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All articles are to be submitted online. In order to guarantee a blind review process, all submissions should be anonymised with the name of and references to the author removed from the text.
This journal does not charge Article Processing Charges (APC).
The Journal provides immediate open access to its content. Authors retain copyright of their articles. Articles are distributed under the terms of the Creative Commons Attribution 3.0 International License (CC-BY 3.0)
If you have any questions you can contact the Managing Editor.
A. Article Guidelines
The submission file is in the format of Microsoft Word (preferable), RTF or Word Perfect.
Submissions should be between 5000 and 8000 words in length (including abstract, footnotes and bibliography).
Submissions should include an abstract of between 100 and 150 words.
A list of 2 up to 6 key words should be included.
Please include a short description including the author’s name, academic position and research interests.
Also provide an up-to-date correspondence address and email.
The text should be in a 12 point font. In order to put emphasis, italics should be employed rather than underlining.
Titles and headings should be in bold type, with all words being capitalized except for articles, conjunctions and prepositions.
The text is single-spaced. Pages should be numbered sequentially.
The first line of a paragraph should be indented from the left (using a tab, not spaces) without a blank line above, except when following a (sub-)heading.
Always single spacing between words.
Apart from the title, not more than two levels of headings should be used.
(Sub-)headings should be on a new line, with a blank line above and below.
Headings should be in bold type (first level) or in bold and italic type (second level).
Figures, illustrations and tables
Illustrations, figures and tables are placed within the text at the appropriate points, rather than at the end. Any copyright issue must be taken care of by the author.
Authors can follow either British or American spelling conventions, but should do so consistently throughout the paper.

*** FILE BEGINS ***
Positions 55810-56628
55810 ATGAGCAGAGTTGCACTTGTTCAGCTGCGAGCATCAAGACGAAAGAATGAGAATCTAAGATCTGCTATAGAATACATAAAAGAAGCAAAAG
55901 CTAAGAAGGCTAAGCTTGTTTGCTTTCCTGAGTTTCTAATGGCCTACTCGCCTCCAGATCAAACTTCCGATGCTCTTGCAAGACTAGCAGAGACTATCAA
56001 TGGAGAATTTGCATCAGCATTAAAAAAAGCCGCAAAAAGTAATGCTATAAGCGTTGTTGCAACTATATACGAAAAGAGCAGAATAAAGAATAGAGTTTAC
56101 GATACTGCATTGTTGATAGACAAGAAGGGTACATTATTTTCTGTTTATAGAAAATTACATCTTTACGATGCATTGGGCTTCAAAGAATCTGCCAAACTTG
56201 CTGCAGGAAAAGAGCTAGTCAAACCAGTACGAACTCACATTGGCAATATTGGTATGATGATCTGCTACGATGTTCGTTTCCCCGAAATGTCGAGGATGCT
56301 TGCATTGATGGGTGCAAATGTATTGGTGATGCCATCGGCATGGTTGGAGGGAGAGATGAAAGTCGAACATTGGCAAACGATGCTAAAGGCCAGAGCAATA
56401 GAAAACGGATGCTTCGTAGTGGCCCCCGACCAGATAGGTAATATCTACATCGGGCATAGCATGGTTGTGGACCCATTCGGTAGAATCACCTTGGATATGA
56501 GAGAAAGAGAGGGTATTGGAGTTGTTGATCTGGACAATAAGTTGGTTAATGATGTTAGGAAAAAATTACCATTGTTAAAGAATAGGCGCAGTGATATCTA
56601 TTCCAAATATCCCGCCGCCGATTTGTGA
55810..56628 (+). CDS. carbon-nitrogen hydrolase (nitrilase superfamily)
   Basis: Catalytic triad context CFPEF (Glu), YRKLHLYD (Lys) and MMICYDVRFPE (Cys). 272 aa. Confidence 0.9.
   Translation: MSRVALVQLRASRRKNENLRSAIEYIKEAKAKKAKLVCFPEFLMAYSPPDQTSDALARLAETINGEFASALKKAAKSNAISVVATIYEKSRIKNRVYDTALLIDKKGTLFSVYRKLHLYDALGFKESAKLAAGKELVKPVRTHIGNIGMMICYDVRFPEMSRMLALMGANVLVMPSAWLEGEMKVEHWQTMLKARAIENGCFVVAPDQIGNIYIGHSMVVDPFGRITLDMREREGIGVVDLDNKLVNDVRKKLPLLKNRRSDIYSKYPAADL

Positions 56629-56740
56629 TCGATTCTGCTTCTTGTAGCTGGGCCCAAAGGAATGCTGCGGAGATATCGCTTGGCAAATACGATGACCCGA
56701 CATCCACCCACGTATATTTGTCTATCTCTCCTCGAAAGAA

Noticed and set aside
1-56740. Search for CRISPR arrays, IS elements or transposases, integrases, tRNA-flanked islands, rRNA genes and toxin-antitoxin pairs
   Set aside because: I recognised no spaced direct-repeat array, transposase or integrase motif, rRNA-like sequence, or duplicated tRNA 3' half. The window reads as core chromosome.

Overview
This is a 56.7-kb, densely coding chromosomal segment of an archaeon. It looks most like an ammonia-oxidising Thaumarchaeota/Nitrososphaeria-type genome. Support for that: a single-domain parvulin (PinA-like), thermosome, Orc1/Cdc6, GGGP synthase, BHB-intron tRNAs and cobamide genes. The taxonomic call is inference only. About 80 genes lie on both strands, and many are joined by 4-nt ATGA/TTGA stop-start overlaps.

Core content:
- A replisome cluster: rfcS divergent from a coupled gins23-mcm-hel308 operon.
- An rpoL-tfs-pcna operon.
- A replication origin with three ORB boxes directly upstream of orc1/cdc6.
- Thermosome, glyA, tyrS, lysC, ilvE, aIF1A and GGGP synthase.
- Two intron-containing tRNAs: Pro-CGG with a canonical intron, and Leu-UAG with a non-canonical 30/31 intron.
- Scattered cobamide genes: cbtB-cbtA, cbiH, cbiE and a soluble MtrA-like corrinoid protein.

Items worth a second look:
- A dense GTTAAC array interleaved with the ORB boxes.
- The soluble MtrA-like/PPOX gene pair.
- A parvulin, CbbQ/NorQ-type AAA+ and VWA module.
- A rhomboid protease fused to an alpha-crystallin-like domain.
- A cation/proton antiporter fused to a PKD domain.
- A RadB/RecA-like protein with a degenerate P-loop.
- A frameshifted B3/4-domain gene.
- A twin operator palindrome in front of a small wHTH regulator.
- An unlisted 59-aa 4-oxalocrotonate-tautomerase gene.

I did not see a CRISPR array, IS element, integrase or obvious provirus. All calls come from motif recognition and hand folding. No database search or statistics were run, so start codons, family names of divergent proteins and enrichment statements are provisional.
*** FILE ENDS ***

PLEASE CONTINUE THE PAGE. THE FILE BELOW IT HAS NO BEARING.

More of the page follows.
Abbreviations are only allowed in footnotes (for example - e.g.; and so on – etc.).
Write centuries with ordinal numbers without superscript: 19th century.
Only institutional references get capitals: Faculty of Religious Studies, but general references to academic disciplines are in lower-case. ‘He was a scholar in religious studies.’
Authors are responsible for language editing. We strongly recommend non-native speakers to send their text to a language editor before submitting it to the journal. If the referees or journal editors feel that a submission needs additional language editing, the contribution will be referred back to the author. This also applies to the formatting of references, which should follow the guidelines below.
Quotes of less than 50 words should be enclosed in single citation marks and run-on in the text. Quotations of more than 50 words should be intended from the left, with a blank line above and below, using a 11 point font.
In the quotation, square brackets should be used to indicate letters or words not present in the original, while ellipsis indicate that words have been omitted from the original.
Articles in Religion and Gender should use in-text references, with a full reference list at the end of the article.
In the case of direct quotes or paraphrasing, add the relevant page numbers after the author’s surname and the publication year. When referring to the entire source, page numbers should not be added:
(Author’s surname, publication year: page numbers)
(Kamitsuka 2007: 105) or (Kamitsuka 2007)
If the author of a source is anonymous, replace the author’s surname with the title of the work, followed by the publication year. Add the page numbers when necessary.
When referencing multiple sources, use a semicolon to differentiate between the different sources. Add the page numbers when necessary:
(Author, year: page numbers; Author, year: page numbers; Author, year, page numbers)
(Abugideiri 2008: 255-258; Mahmood 2010; Simanovic 2012)
Electronic sources are referenced in the same way with the exclusion of page numbers. The author’s surname is followed by the publication date:
(Author, publication date)
If the publication date is unknown, insert (n.d), wich stands for no date. If the author is unknown, replace the author by the title as with other anonymous sources.